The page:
This is called the pleasure paradox. The idea that trying to find fulfillment in pleasure ultimately leads to pain. When pleasure can’t be achieved, you are disappointed, and when it is achieved, and it’s not enough, you are disappointed still.

This point is crystallized in drug abuse and addiction. Many people are drawn into addiction, seeking pleasure, escape, and fulfillment only to become enslaved to a chemical.

To combat the negative effects addiction has on the mind as you go through recovery, many programs will have an emphasis on spirituality. Alcoholics Anonymous started as a faith-based program with the second point in the 12 traditions being to submit to the authority of God.

Individuals may also employ the tenets of Zen in their recovery in order to live in the moment instead of dwelling on past regrets and future stressors.


Zen is a school of Mahayana Buddhism coming from the Tang Dynasty of China, and the word “Zen” means meditation. The central ideas Zen meditation has to offer has impacted the world, even helping athletes and martial artists like Chuck Norris approach their sports with focus and discipline.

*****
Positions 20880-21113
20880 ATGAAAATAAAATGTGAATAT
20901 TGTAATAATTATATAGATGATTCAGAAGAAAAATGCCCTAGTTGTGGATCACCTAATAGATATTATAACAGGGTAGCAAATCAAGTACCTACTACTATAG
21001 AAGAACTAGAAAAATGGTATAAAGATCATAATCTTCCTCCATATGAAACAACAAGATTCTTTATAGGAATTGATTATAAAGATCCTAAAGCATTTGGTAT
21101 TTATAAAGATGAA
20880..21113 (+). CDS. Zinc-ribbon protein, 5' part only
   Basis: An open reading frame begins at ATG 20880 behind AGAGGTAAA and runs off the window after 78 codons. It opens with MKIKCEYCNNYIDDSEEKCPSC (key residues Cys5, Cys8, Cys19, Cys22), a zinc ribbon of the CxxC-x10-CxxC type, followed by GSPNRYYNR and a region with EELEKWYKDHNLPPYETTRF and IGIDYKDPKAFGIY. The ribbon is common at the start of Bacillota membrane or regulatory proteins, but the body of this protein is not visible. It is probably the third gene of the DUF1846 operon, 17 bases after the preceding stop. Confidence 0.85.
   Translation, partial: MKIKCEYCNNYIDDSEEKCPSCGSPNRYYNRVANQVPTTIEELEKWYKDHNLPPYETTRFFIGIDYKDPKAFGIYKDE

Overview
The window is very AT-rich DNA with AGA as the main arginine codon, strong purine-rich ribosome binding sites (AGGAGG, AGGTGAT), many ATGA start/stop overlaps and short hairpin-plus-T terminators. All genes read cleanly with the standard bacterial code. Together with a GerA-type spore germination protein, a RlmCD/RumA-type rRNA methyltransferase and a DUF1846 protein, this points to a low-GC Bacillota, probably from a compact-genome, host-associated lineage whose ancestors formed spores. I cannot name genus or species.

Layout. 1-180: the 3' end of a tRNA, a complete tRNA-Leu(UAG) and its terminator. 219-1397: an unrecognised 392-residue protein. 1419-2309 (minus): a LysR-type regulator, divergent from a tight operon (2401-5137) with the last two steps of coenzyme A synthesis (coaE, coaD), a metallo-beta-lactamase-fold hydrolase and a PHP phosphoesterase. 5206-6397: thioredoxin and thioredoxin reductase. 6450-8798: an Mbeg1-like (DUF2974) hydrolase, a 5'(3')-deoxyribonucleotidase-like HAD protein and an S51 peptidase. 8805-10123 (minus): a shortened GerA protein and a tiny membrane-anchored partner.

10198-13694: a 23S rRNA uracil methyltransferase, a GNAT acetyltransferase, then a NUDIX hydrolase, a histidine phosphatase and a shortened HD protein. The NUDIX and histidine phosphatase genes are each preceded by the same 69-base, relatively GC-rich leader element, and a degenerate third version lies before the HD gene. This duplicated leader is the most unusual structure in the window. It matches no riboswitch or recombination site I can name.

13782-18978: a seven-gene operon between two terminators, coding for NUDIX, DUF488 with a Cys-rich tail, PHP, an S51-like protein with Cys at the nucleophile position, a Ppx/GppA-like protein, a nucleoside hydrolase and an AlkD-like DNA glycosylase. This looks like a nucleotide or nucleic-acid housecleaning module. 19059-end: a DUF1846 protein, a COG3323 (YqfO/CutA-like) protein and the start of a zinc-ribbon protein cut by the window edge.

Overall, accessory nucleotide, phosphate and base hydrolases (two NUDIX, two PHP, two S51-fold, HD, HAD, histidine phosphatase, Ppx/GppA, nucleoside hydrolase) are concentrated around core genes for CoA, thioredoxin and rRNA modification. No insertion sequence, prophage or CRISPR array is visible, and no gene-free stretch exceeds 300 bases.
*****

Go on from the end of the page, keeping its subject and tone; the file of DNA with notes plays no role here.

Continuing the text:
Most people have heard of Zen meditation as a general concept of peace and clarity. You may even have a mini Zen garden in your home, with the idea that the soothing peacefulness of trickling waterfalls and soft sand will help you center yourself.

Those little slices of Zen are fun. However, while mastering a Zen lifestyle is much more difficult than raking through a small patch of sand, the basic idea remains simple: live in the present.  In fact, Zen Buddhism often views the present as the only time that matters, the past being obscured by vague recollection and false memories, and the future being unknown.

The principles of Zen teach that each moment in life is a peak experience that’s full of depth. If you are dwelling on the past or worried about the future, then you are deluding your understanding and experience of the present. Zen is also about training your mind to process sensory experiences more quickly. The faster your brain can process what is in front of you, the better you are able to experience the present.

The idea of living in the moment sounds pretty simple, but it can be difficult for anyone, let alone someone going through recovery. Our past failures shake our confidence. It’s easy to think, “I’ve failed so much in the past; I can’t hope to be successful in recovery.” Or maybe your focus is on the future. “What if I complete a recovery program only to relapse later.” Those thoughts are automatic, and it takes an effort to refocus on the challenge at hand.